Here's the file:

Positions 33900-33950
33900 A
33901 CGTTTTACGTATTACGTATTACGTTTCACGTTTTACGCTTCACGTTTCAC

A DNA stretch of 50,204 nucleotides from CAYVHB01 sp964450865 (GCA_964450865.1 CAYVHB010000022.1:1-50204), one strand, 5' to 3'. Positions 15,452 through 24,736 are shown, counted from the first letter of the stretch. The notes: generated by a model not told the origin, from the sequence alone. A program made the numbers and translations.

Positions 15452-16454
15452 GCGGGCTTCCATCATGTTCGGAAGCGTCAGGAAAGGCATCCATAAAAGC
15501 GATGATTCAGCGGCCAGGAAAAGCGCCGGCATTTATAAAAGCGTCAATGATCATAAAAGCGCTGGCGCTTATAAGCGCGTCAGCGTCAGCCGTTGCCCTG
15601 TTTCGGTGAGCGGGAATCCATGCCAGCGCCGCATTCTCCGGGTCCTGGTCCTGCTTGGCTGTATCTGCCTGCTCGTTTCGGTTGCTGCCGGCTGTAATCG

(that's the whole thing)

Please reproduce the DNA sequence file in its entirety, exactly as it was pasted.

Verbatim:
Positions 33900-33950
33900 A
33901 CGTTTTACGTATTACGTATTACGTTTCACGTTTTACGCTTCACGTTTCAC

A DNA stretch of 50,204 nucleotides from CAYVHB01 sp964450865 (GCA_964450865.1 CAYVHB010000022.1:1-50204), one strand, 5' to 3'. Positions 15,452 through 24,736 are shown, counted from the first letter of the stretch. The notes: generated by a model not told the origin, from the sequence alone. A program made the numbers and translations.

Positions 15452-16454
15452 GCGGGCTTCCATCATGTTCGGAAGCGTCAGGAAAGGCATCCATAAAAGC
15501 GATGATTCAGCGGCCAGGAAAAGCGCCGGCATTTATAAAAGCGTCAATGATCATAAAAGCGCTGGCGCTTATAAGCGCGTCAGCGTCAGCCGTTGCCCTG
15601 TTTCGGTGAGCGGGAATCCATGCCAGCGCCGCATTCTCCGGGTCCTGGTCCTGCTTGGCTGTATCTGCCTGCTCGTTTCGGTTGCTGCCGGCTGTAATCG